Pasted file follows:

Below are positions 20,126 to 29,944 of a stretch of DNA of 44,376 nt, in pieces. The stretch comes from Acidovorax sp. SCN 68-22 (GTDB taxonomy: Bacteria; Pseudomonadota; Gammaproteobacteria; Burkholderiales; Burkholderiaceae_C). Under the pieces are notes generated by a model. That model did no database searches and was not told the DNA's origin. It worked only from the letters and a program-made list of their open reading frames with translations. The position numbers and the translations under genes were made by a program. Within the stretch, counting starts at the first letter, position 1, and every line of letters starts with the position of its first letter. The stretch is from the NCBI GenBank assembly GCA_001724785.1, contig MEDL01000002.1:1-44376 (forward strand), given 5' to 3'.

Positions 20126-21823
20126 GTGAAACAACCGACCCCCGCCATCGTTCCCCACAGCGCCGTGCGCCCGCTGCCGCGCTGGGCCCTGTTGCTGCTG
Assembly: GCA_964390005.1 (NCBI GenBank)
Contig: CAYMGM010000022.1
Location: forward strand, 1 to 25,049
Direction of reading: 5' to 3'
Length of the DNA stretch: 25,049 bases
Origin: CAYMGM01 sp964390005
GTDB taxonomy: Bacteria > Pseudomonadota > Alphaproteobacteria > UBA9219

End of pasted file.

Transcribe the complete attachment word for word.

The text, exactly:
Below are positions 20,126 to 29,944 of a stretch of DNA of 44,376 nt, in pieces. The stretch comes from Acidovorax sp. SCN 68-22 (GTDB taxonomy: Bacteria; Pseudomonadota; Gammaproteobacteria; Burkholderiales; Burkholderiaceae_C). Under the pieces are notes generated by a model. That model did no database searches and was not told the DNA's origin. It worked only from the letters and a program-made list of their open reading frames with translations. The position numbers and the translations under genes were made by a program. Within the stretch, counting starts at the first letter, position 1, and every line of letters starts with the position of its first letter. The stretch is from the NCBI GenBank assembly GCA_001724785.1, contig MEDL01000002.1:1-44376 (forward strand), given 5' to 3'.

Positions 20126-21823
20126 GTGAAACAACCGACCCCCGCCATCGTTCCCCACAGCGCCGTGCGCCCGCTGCCGCGCTGGGCCCTGTTGCTGCTG
Assembly: GCA_964390005.1 (NCBI GenBank)
Contig: CAYMGM010000022.1
Location: forward strand, 1 to 25,049
Direction of reading: 5' to 3'
Length of the DNA stretch: 25,049 bases
Origin: CAYMGM01 sp964390005
GTDB taxonomy: Bacteria > Pseudomonadota > Alphaproteobacteria > UBA9219